#Nerd (The Hashtag Series Book 1)(8)

By: Cambria Hebert

“Rule four,” I said, ignoring the funny way he made me feel. “No charm at all.”

“I can’t help it, Rimmie.” His intensely azure eyes roamed over my face like he was looking at me for the first time. “It’s so easy to make you blush.”

I hit away his hand. “Rule five: Do not call me Rimmie.” Ugh, he was irritating!

He chuckled and sat back. “Fine. Now, can we get to work?” he asked, pointing at his paper.

“No,” I snapped. “Tutoring is over for today.”

“But what about this assignment?” he whined.

“Here’s a thought,” I said as I snatched my bag and stood. “Sit here and do it.”

I started to stalk away, nearly tripping over my half-untied shoelace.

He laughed beneath his breath, and I thought about kicking him.

“Rimmel,” he said. I stopped and turned. “See you day after tomorrow.”

I rushed outside into the cold autumn air and dragged in great gulps of the crisp atmosphere. He was absolutely infuriating! Full of himself. Arrogant. Far too pretty.

He was terrible!

This was going to be torture!

So then why was I already anticipating our next study session?

Chapter Four


The disruptive gleam of a too bright light broke into my deep sleep. Annoyed, I grabbed a pillow and pulled it over my head.

“Get up,” someone said from above and poked me in the ribs.

I jack-knifed up; the pillow flung off the bed. The intense beam from a flashlight glared in my sleep-heavy eyes and I threw up my hand to shield my face.

“What the hell?” I muttered.

The covers tangled around my legs were ripped free and cool air rushed over my bare skin. Before I knew what was happening, a bag of some kind was tossed over my head and hands pulled me up out of the bed.

Adrenaline surged through my body, making my heart rate accelerate tenfold. All my muscles tensed and the person still grabbing my arm paused.

“You got the note, right?” he whispered.

A couple other voices broke out behind the guy who spoke, telling him to shut up and no talking was allowed.

Relief poured through my system. This was the frat. I should have known right away.

I nodded, and the hand on my arm jerked me forward. “I need clothes!” I hollered when we passed through the door of my place and out into the cold night air.

Everyone was snickering. “Not where you’re going,” someone said.

I was dressed in nothing but a pair of boxer briefs. Sometimes I slept naked. Thank God I hadn’t last night. The last thing I needed was my boys flapping in this chilly-ass air on the way to some undisclosed location.

“Nice digs,” someone said from behind me as I was led through the backyard of my parent’s place and toward wherever they were parked.

It was nice, better than nice in fact, and it was also the exact reason I lived at home and not on campus. Well, technically, I lived at home, but not with my parents. I lived in the pool house behind the main house. It was a one-story building that my mother designed to look like a cottage on the outside. The siding was white, the shutters black, and the front door red with a gold knocker on the front.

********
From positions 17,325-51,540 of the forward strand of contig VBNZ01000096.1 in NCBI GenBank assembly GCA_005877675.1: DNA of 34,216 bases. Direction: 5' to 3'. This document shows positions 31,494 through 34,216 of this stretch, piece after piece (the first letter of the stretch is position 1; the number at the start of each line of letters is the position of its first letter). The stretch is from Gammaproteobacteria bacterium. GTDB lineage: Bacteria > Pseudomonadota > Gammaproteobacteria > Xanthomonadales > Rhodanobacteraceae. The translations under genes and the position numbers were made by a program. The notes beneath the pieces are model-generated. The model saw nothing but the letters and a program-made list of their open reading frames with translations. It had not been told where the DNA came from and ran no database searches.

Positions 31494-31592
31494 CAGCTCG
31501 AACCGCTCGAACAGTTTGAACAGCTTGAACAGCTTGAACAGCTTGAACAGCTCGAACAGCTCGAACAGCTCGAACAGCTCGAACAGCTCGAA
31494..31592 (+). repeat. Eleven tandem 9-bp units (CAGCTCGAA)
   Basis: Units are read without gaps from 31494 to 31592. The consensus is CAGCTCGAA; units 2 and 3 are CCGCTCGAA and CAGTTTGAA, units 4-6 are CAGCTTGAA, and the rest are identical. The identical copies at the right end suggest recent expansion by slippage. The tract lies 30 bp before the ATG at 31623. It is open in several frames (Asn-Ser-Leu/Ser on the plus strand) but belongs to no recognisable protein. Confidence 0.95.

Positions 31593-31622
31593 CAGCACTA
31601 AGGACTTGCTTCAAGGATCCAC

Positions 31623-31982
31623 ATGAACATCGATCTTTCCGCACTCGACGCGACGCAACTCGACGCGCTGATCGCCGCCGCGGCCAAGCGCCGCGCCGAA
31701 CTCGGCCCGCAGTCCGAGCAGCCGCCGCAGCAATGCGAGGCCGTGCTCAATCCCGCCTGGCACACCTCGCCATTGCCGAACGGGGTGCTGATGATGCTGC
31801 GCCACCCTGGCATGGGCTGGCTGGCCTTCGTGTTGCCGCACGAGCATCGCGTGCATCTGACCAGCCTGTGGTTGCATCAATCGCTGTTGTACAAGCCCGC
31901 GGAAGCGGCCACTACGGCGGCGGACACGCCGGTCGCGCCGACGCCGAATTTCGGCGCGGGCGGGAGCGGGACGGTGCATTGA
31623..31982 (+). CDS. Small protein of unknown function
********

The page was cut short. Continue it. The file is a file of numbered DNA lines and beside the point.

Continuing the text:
The pool house was basically a spacious one-bedroom apartment. It had a full eat-in kitchen, a big living room, and a gym so I could train.

There were shrubs and rose bushes planted along the front and several windows that looked out onto the huge pool. The pool house might have been my mother’s project, but the pool was my father’s.

It was huge and looked like a lagoon. He had large rocks imported from who the hell knew where and underwater lighting to make the aqua-colored water light up. It was the kind of pool you could walk right into; the water was as shallow as your ankles but gradually declined all the way to eight feet deep. There was also a small waterfall at the deep end.

We only lived about fifteen minutes from campus and they didn’t make me pay rent. It was a sweet deal.

I heard the creak of the gate on the fence and then my bare feet sank into the cold, damp grass. My skin broke out with goose bumps and inside the burlap bag, I grinned because at least I wouldn’t have to be worried about sporting a morning wood.

I wondered what time it was when they shoved me into the back of a car and took off down the street. I couldn’t see anything beyond the bag, but it still seemed dark. The brown fabric would look lighter if the sun was up.

And of course, they wouldn’t have needed a flashlight in my room.

The car went over a huge bump in the road and I was tossed to the side, my bare arm slapping against someone whose arm was also bare. I jerked upright as the person beside me stiffened and everyone around us laughed. I assumed then it was another pledge.

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